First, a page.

Natural justice, the rules of fair play were originally developed by the courts of common law jurisdiction to control decisions inferior courts. Natural justice is common law doctrine that provides critical rights in administrative decision-making that affects a person’s rights, status or liabilities. Having wide application, natural justice is presumed by the courts to apply in the exercise of virtually all statutory powers.

Any decision, however fair it may seem, is invalid if made by any known bias that may have affected judicial impartiality. See: (R v Bow Street Metropolitan Stipendiary Magistrate, ex parte Pinochet Ugarte (No. 2) [2000] 1 AC 119 (HL); Porter v Magill [2001] UKHL 673, [2002] 2 AC 357; Davidson v Scottish Ministers [2004] UKHL 34, [2005] SC7).

The problem is not the laws, but the ones that are enforcing our laws

Judges reach their decisions utilising facts, evidence and highly constrained legal criteria, while putting aside personal biases, attitudes, emotions, and other individuating factors. Impartiality in administration of justice is critical to fair decision making and any decision reached in contravention of natural justice is void as ultra vires.

There are two principal rules. The first rule is the rule against bias, whether actual or perceived wherein judicial action is departed from the impartial standard of even-handed justice required of those who occupy judicial office. The second rule is known as audi alteram partem, meaning, hear the other side. The rule states that a decision cannot stand unless the person directly affected by it was given a fair opportunity both to state his case and to know and answer the other side’s case. See: (R v Chief Constable of North Wales Police, ex parte Evans [1982] 1 WLR 1155 (HL); R v Army Board of the Defence Council, ex parte Anderson [1992] QB 169; R v Secretary of State for the Home Department, ex parte Doody [1994] 1 AC 531 (HL).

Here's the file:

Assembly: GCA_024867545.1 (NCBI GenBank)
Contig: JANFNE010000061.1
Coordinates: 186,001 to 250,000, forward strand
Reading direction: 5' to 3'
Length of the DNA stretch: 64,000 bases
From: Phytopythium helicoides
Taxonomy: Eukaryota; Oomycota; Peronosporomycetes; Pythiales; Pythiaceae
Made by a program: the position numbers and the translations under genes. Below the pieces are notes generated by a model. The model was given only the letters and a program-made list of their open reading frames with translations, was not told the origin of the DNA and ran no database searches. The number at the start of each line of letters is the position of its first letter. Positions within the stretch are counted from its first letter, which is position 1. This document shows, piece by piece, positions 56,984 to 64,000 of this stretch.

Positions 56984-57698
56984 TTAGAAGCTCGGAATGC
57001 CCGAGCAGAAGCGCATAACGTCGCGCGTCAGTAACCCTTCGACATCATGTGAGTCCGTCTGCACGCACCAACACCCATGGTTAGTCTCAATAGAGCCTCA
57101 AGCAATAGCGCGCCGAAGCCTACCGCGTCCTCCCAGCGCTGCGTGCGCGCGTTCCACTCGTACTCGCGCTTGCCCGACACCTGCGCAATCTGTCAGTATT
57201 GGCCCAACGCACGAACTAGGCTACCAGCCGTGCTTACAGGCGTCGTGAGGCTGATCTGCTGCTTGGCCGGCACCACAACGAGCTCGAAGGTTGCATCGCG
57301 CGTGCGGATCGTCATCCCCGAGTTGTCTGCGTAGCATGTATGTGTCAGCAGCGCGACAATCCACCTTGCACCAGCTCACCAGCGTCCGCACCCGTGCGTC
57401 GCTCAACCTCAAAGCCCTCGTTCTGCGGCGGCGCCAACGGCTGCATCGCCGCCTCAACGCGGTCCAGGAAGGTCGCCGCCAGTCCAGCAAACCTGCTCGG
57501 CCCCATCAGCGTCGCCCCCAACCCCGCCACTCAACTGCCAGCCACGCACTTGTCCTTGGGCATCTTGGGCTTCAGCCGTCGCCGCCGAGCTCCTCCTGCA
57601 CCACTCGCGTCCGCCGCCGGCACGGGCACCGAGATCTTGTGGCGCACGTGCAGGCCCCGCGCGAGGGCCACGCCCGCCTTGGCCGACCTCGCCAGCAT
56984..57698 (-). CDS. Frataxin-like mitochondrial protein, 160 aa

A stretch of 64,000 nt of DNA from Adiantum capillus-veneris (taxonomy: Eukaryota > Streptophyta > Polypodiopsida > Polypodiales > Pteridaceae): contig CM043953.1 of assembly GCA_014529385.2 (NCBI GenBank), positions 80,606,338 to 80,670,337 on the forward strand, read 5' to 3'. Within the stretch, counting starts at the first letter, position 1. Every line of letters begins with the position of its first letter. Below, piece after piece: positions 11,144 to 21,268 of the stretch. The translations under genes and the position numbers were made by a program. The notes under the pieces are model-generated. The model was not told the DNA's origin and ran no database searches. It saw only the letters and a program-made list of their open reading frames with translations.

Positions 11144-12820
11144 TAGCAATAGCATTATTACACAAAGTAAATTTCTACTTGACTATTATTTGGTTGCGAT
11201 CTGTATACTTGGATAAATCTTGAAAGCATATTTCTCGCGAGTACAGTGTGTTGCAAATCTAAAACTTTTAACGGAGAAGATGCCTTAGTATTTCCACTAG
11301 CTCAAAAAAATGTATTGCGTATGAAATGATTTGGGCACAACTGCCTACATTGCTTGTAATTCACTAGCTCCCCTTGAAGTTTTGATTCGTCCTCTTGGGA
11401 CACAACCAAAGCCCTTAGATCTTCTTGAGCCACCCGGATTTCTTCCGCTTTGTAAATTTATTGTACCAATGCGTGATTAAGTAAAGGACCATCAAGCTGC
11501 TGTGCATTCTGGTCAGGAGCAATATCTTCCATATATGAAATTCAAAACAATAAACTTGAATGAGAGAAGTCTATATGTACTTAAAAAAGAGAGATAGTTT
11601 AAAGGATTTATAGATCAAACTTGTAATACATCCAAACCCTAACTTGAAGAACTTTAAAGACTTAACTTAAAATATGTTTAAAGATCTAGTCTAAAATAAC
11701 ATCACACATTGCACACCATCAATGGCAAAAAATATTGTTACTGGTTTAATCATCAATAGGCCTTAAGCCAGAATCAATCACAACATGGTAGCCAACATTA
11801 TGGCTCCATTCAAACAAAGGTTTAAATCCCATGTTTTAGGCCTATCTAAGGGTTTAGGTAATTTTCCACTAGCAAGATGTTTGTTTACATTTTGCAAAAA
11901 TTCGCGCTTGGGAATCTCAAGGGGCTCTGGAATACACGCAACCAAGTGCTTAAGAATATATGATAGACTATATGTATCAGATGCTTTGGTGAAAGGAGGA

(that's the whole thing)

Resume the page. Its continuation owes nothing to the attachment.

Together, the two rules form the principle of natural justice respective of impartiality and the right to be heard. The rules of natural justice provide a minimum standard of procedural fairness and the exact requirements will vary depending on the context. Any contravention of either of the rules, effectively voids the order and conflicts with Article 6 of the Human Rights Act 1998.

The judicial mechanics are up the creek:

The UK has a longstanding history of concealing high-level wrongdoing, Jimmy Saville, Hillsborough and more recently in the media, dominated by allegations that politicians with links to Margaret Thatcher’s government sexually abused vulnerable youngsters in the 80’s and concealed the truth for decades. Suspicions of an establishment cover-up involving police, the Home Office and Parliament suggested that dozens of potentially-relevant files alleging sexual misconduct had gone missing from its archives. It is our view that this is the tip of the iceberg. Central government officials have been meddling with the administration of justice for decades and its got much worse under BoJo’s government.

In the many cases we have investigated, there is a genuine tendency by the establishment to conceal wrongdoing rather than to address it. Much of the judicial concealment of fraud and wrongdoing we are seeing all too frequently, is directly caused by undue political interference. The judges are acting on instruction. Not that that is an excuse, but it is a cause, one of the many. People are not getting justice, because those that administer it are being controlled, or themselves have been financially motivated to steer a case in a certain way.

“There is no greater tyranny than that which is perpetrated under the shield of the law and in the name of justice”.

– Baron de Montesquieu, 1748

Our 26-minute video exposing the UK’s out of control judicial corruption

If you, or anyone you know has been affected by judicial corruption, please get in touch, we may be able to help you get justice. There is a cure for corruption and that is, transparency.